The centre of religious life in Sansia, the Tzushr Temple honours Qingshui Tsu-Sze, a Song-dynasty general worshipped by the people of Anxi, Fujian, for his power to protect their tea industry. First erected in 1769, the present structure hails from a late-1940s restoration that is still not finished.
In 1947 Tzushr Temple was in near total decay, as were many temples around Taiwan after WWII. Professor Li Mei-shu, scion of a wealthy and politically active family, was given the task of supervising the rebuilding. Li, a trained art professor, was the perfect man for the job. In addition to his formal training, which included a stint in Japan, Li had been a careful observer of temple crafts as a child. Li supervised reconstruction with an obsessive attention to detail and introduced numerous innovations including bronze doors and wall relief and the use of gold foil over woodcarvings.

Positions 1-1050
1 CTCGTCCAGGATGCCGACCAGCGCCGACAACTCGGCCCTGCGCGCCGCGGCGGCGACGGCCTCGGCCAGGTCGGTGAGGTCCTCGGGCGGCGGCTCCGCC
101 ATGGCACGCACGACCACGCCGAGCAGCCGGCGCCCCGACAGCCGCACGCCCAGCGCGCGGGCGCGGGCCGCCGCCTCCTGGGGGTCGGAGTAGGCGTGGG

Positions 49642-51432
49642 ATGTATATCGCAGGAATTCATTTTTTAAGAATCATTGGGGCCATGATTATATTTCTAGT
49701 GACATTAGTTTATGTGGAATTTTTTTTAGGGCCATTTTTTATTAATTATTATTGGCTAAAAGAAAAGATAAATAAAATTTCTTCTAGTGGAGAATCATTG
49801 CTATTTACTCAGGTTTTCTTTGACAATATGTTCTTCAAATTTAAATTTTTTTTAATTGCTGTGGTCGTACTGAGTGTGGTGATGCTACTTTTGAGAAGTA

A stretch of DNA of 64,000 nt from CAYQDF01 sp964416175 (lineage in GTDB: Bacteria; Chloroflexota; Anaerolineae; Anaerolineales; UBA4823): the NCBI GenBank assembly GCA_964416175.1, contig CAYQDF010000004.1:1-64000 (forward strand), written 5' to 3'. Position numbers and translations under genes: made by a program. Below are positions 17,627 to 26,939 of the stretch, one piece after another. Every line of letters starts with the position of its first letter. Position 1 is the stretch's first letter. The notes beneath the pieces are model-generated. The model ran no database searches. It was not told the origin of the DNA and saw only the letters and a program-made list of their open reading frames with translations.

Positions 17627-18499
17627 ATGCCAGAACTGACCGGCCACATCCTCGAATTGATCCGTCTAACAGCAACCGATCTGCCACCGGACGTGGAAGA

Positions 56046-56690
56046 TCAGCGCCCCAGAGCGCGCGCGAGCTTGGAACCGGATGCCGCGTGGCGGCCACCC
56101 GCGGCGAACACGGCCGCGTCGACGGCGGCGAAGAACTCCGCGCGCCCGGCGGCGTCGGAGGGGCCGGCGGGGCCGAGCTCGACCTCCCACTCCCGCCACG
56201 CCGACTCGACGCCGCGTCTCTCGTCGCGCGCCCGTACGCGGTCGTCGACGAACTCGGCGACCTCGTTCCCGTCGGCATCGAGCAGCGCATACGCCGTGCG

After Professor Li's death in 1983, however, the temple committee attempted to go the cheap route with the rest of the reconstruction. The master craftspeople were let go one by one, and a construction company was hired to oversee work. The ensuing public lambasting halted work, and these days everything still seems on hold.
Some standout features to look for include the 126 hand-carved stone pillars (the original design called for 156) and the astonishingly beautiful plafond (decorative ceiling), which recedes into a vortex. On every sculpted surface you'll find traditional motifs and auspicious symbols (such as bats, storks, frogs, crabs, cranes, peonies, pines, vases and turtles) and illustrated stories from history and mythology. Buy a copy of the Shan-hsia Tsu-sze Temple Tour Guide booklet (NT$200) at the temple for more details, or call for a private tour (in Chinese only).